'Difficult decisions' needed on prosecutions due to budget cuts
Complex cases such as stalking are not being given the high priority the government claims they are, senior prosecutors have said.
In a submission to Holyrood's justice committee they called the claims "a fraud."
They said the Crown Office budget has been slashed by 23.8% in eight years, and warned difficult decisions must be made about cutting some of their work.
The government said the Crown Office received a real terms budget rise.
The process of MSPs scrutinising the government's draft budget begins on Tuesday - and the justice committee will take evidence from Scotland's senior prosecutor, Lord Advocate James Wolffe.
He has already said the budget for the Crown Office and Procurator Fiscal Service (COPFS) is satisfactory, but the committee said some of the evidence it had received disputed this.
'Insufficient for the demands'
In its submission, the Procurators Fiscal Society section of the senior civil service union FDA said: "Either COPFS requires to be adequately resourced or alternatively, political decisions are required of those in government to appropriately review the commitment required from the service and make choices about what they want the prosecution service of Scotland to deliver.
"FDA's view is that current resources are insufficient for the additional demands placed on and increased workload of the service.
"It is time either for the commitment to match the resources or for those difficult decisions to be made about what aspects of the service and work that we currently undertake will we stop doing."
It submitted extracts from a survey of its members who reported they were increasingly unable to deliver an effective service.
They said a rising workload, particularly in High Court business, led to mistakes being made.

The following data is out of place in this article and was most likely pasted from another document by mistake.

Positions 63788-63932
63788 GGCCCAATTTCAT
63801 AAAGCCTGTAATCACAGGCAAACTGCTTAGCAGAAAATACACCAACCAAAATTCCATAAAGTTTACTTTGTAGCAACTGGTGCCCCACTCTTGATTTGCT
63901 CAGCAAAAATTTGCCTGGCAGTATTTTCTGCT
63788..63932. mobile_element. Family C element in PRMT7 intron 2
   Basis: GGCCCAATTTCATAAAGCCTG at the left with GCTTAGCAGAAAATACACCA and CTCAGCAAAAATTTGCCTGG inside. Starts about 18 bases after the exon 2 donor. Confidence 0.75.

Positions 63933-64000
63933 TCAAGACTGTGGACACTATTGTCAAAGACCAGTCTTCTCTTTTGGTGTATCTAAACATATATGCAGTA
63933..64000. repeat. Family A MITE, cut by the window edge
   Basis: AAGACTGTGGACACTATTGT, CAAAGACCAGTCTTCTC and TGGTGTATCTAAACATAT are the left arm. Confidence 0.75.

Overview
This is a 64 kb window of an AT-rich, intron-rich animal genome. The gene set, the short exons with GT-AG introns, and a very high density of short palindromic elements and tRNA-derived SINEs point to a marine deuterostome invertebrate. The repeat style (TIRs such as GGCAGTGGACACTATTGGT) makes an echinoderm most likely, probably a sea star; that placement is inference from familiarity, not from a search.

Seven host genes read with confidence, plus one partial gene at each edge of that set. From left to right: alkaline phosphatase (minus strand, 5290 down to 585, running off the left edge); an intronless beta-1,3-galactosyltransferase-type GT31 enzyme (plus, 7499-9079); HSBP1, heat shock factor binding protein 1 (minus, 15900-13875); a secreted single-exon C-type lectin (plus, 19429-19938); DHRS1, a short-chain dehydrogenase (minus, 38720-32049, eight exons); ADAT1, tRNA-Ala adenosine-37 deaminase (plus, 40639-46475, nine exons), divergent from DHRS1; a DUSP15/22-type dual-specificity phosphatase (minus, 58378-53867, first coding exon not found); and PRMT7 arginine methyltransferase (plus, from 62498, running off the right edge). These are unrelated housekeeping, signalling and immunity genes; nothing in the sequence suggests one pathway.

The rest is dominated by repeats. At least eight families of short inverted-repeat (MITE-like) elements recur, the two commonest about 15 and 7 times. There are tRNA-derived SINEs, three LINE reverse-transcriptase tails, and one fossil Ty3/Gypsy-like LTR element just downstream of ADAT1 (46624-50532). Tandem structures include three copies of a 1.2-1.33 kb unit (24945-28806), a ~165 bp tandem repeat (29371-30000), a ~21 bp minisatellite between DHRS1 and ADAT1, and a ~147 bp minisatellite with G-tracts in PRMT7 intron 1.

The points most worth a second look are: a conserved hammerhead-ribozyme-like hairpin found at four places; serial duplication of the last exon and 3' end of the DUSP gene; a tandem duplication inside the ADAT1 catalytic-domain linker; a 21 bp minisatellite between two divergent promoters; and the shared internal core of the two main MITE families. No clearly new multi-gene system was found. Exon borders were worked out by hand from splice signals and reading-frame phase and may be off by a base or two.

One respondent said: "Advance preparation trials (often stalking cases) are a fraud.
"We tell victims and the public these cases are given high priority when the reality is that they are allocated to a trials depute who is not then allocated preparation time and just has to fit them in with the rest of the workload."
Justice committee convener Margaret Mitchell said: "The committee has expressed concern and warned that if the COPFS' workload is not addressed there will be gravely adverse consequences for Scotland's prosecution system.
"We do not want there to be a major tragedy or a trial thrown into question before this problem is taken seriously.
"During last year's budget scrutiny, the Lord Advocate told us he was satisfied the budget was sufficient. However, some of the evidence we have received disputes this, and speaks of a deeply troubling situation."
The Scottish government said its draft budget for 2018/9 would provide more than £11 m for COPFS - a real-terms increase, including additional funding for staff costs.
A spokesman said: "The Scottish government has provided additional funding of £2.4m in each year since 2015-16, towards the courts and Crown Office, in addition to their budget allocations, for extra fiscals, court staff and judiciary to help deal with cases involving domestic abuse and sexual offences.
"This funding has been baselined into the announced budgets for the Courts and Crown Office in 2018/19."
Crown Agent David Harvie, the professional head of the service, said he welcomed the increase in its budget for the forthcoming year.
He said: "The profile of the service's casework continues to evolve and we must meet the challenges that this presents.
"For example, over the last year we have seen a 50 per cent increase in serious sexual crimes reported to the service
"We will continue to serve the people of Scotland and find ways of getting the most from our budget, through reducing non staff costs and supporting our skilled and dedicated people to prosecute crime, and investigate deaths, effectively."